Lipid nanoparticles deliver gene editing mechanisms to the liver

Researchers have developed nanoparticles that carry a gene-editing package specifically to the liver.

Previously, CRISPR genome editing technology was created. However, the problem with changing the genome of cells is how to do it safely, efficiently and accurately affect the organ that needs treatment.

Scientists at Tufts University and the Harvard Broad Institute and the Massachusetts Institute of Technology have developed unique nanoparticles composed of lipids – fat molecules – that can package and deliver gene-editing mechanisms specifically to the liver.

In a study, the authors showed that they can use lipid nanoparticles (LNPS) to efficiently deliver the CRISPR mechanism to the livers of mice. As a result, they can edit genome and level levels to reduce blood levels by 57%.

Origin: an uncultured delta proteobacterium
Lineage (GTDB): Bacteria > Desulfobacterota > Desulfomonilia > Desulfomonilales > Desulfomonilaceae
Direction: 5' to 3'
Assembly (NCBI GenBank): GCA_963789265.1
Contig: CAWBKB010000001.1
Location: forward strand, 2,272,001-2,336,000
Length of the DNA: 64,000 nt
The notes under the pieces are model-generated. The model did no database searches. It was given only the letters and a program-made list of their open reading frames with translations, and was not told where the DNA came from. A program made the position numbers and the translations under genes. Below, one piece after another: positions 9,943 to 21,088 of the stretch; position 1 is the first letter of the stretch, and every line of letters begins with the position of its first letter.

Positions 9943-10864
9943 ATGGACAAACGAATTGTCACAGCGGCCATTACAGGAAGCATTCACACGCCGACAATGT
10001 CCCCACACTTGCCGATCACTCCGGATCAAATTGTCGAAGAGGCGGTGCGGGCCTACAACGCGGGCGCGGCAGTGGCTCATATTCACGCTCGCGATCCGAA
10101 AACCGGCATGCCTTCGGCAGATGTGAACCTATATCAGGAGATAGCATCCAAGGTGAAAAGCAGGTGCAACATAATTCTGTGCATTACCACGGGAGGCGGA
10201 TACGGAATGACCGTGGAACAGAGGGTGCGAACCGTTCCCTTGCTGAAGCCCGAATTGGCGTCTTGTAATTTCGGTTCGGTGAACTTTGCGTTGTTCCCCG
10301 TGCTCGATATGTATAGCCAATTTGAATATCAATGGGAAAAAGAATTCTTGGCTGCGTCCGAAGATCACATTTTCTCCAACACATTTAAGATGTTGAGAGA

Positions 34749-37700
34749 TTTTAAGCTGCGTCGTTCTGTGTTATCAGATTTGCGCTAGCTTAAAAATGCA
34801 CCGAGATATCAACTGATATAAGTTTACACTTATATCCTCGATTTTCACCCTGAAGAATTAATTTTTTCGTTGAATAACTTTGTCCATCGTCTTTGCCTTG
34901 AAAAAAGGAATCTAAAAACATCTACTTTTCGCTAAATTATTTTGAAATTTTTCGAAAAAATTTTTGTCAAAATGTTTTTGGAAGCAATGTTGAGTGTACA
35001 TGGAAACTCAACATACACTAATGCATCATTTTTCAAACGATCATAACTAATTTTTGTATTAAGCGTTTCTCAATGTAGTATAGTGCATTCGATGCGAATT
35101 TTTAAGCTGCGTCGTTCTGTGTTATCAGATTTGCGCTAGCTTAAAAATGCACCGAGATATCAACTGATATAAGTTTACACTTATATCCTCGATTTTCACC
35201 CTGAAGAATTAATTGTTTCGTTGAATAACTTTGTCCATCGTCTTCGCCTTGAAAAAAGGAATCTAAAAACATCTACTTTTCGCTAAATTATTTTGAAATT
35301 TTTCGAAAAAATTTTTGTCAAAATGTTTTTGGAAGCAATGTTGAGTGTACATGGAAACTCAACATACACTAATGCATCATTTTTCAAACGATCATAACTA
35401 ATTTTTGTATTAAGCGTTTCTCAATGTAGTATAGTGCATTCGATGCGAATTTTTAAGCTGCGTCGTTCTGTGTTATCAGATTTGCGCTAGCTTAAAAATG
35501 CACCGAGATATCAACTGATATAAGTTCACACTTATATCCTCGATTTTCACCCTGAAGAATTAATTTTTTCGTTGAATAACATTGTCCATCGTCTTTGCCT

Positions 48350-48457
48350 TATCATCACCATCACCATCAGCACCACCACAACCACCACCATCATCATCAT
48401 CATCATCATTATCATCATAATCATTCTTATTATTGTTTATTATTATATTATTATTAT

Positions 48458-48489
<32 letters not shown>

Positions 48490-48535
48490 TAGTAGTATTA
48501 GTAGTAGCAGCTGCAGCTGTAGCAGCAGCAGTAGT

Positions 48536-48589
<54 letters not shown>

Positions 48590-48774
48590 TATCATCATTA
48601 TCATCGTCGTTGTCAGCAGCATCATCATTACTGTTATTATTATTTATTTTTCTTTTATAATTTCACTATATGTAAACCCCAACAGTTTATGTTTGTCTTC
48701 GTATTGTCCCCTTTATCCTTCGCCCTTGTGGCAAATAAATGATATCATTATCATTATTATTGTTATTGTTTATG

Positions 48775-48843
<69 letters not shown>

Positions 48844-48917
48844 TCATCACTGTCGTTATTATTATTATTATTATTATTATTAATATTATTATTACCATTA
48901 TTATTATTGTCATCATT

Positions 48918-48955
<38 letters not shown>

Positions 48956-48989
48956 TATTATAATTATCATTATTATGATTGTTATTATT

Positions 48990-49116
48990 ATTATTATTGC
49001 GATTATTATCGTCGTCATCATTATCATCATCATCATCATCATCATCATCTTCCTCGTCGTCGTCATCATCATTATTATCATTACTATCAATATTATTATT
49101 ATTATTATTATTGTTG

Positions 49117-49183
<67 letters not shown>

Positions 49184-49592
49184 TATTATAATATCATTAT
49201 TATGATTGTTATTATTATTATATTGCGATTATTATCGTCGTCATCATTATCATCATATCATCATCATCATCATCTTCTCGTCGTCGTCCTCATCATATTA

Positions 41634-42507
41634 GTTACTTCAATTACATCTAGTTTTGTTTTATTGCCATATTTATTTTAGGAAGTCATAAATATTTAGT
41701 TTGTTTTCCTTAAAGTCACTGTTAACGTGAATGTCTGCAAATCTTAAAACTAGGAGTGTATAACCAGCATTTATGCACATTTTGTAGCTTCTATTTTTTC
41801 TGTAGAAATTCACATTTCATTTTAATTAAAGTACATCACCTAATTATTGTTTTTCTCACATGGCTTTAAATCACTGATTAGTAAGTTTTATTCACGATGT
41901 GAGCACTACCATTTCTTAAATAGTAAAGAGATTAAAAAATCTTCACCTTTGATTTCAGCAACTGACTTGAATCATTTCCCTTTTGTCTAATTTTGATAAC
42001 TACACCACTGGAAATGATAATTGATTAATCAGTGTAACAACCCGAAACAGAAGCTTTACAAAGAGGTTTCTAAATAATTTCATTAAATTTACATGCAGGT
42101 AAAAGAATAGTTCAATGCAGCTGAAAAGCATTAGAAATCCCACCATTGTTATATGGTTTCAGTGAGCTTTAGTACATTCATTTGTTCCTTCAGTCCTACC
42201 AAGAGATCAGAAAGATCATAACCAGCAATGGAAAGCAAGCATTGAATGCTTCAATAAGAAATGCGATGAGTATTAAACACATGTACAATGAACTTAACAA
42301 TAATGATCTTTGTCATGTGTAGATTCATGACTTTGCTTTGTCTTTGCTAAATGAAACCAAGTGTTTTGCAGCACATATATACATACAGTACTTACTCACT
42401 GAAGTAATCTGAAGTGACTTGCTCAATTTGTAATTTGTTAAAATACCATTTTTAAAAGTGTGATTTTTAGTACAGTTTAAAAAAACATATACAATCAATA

The problem of obesity is relevant, in particular for the United States, so the authors modified one gene that could provide a protective effect against high cholesterol levels. It inhibits the activity of other enzymes that help break down cholesterol.

The authors tested the development in mice and found that after a single injection of lipid nanoparticles, there was a decrease in cholesterol levels by 57% and triglycerides by about 29%.

This effect persisted for another 100 days.

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Alexandr Ivanov earned his Licentiate Engineer in Systems and Computer Engineering from the Free International University of Moldova. Since 2013, Alexandr has been working as a freelance web programmer.
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Alexandr Ivanov

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